Deadlines and Demands

by Rebecca Crichton

When I was in high school, my father would berate me for waiting until the last possible moment to finish an assignment. It wasn’t until I got to college that I discovered I wasn’t the only person who procrastinated.

An internet dictionary defines deadline as, ‘The latest time or date by which something should be completed.’ Then there’s an historical meaning: ‘A line drawn around a prison beyond which prisoners were liable to be shot.’

That gives me pause. The anxiety around watching a deadline approach can easily bring up images of disaster – although being shot wasn’t among mine. What was true for me was the life-long cluster of anxiety dreams relating to having missed some required behavior by a certain non-negotiable date. Dreams like having to take a test for a class I never attended. Not knowing where to go to take the final I hadn’t studied for. Or the one where I left my luggage behind when traveling or not being able to find the boat I was meant to take to somewhere I wanted to go.

I now recognize how common those dreams are. Knowing that has given me some comfort when I start scaring myself about missing a deadline. In addition, twenty-one years of being a writer at Boeing proved I could meet publication deadlines. It also showed me the ongoing truth of what is called ‘Scope Creep.’ You might know it from when you undertake a construction project of some sort and things get in the way of the hoped for completion date.

Aging brings up all sorts of deadlines we wouldn’t have thought about before. I find myself reframing the deadline concept as being more akin to the ‘Use by,’ ‘Best by’ or ‘Expiry’ date on packaged foods or other comestibles.

I admit I hang on to things longer than recommended. My daughter once helped organize my spice drawer and was appalled to find the small, aged tin of Cream of Tartar. “Mom! This is older than I am!” True. And since that substance is called for in a small number of uses, and doesn’t go bad – unless it gets wet – I wasn’t that defensive, although I admit that a 35 year-old ingredient could justifiably be replaced.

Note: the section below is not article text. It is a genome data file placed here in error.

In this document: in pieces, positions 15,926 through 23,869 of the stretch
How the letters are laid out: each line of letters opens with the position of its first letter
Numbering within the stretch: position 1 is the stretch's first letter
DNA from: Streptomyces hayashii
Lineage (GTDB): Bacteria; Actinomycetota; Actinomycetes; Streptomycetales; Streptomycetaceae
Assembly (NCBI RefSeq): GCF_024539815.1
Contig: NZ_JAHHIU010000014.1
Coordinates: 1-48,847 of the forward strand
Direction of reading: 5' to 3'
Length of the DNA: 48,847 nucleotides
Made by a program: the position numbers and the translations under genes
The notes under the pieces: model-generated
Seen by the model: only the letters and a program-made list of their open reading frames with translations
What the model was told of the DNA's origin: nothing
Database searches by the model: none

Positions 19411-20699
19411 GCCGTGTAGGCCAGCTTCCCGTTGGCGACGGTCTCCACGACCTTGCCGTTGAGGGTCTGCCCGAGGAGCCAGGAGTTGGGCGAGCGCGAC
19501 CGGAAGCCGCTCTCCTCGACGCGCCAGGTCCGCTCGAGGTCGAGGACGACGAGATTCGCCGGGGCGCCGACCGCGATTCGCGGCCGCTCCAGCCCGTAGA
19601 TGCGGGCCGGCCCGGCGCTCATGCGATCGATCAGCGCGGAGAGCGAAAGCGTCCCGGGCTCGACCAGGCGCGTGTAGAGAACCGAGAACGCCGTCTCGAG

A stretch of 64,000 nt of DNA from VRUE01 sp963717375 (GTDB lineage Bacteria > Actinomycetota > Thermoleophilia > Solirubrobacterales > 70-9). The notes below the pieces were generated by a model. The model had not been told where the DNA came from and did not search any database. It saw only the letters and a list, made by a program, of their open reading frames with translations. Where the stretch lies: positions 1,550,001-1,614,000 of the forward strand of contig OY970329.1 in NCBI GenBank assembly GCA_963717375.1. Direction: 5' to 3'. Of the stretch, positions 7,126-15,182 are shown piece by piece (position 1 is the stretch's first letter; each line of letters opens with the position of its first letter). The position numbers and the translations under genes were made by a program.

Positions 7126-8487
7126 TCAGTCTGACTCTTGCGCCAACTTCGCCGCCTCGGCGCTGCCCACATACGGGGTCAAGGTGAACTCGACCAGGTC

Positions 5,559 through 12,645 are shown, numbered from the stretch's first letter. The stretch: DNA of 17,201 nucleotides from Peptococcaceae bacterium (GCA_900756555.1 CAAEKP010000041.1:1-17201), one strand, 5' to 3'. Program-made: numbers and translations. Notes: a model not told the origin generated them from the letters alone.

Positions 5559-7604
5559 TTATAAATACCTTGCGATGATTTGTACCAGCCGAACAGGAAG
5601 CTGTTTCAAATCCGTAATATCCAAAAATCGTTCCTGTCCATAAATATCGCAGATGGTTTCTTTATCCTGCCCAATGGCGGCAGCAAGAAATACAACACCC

If you have had a joint replacement or other repair or renewal of internal organs, you know how that physical deadline might have happened unexpectedly or it might have given you plenty of time to consider it.

The holiday season can bring a special cluster of deadlines: acquiring and distributing gifts; scheduling gatherings, arranging travel, decorating your space, or whatever else you find on your lists of to-dos.

As I have written before, those deadlines can feel hard and triggering if you and others close to you are struggling with diagnoses or recent losses. I am especially struck by how many people I know who have new terminal diagnoses or are coping with often sudden deaths of loved ones.  

You can search for tips and tools to manage deadlines; they mainly apply to projects and work-related tasks. If you are the kind of organized person who loves spread sheets and outlines, makes detailed lists – with dates attached – by all means check those out.

My own process starts with a written list – No, I wont remember what critical need I discovered ten minutes ago! Then I look at my calendar and see what I have already agreed to do. I sometimes put things in categories of behaviors but usually a word or two will remind me of what I had in mind.

Even as I populate my schedule with things I choose to do for myself or others, I remember how easily things can change. I’m not the only person I know who recently discovered they had Covid after traveling. A good friend’s father died suddenly the same day my friend had talked with him. A fall changed another friend’s capacity to drive.

My advice for the month ahead, with its many temptations and demands, is to be as conscious as possible about what you want to do. While what others expect – “But you always do the….” – doesn’t mean you have to do it.

Try not to be apologetic or defensive about your choices. State what you can and want to do — and also what you can’t do. Remind yourself that the people who care about you probably don’t want you to be a martyr to their demands.

Honesty, once you know what that means for you, is a good habit to practice. You might be surprised to hear others be grateful for your clarity.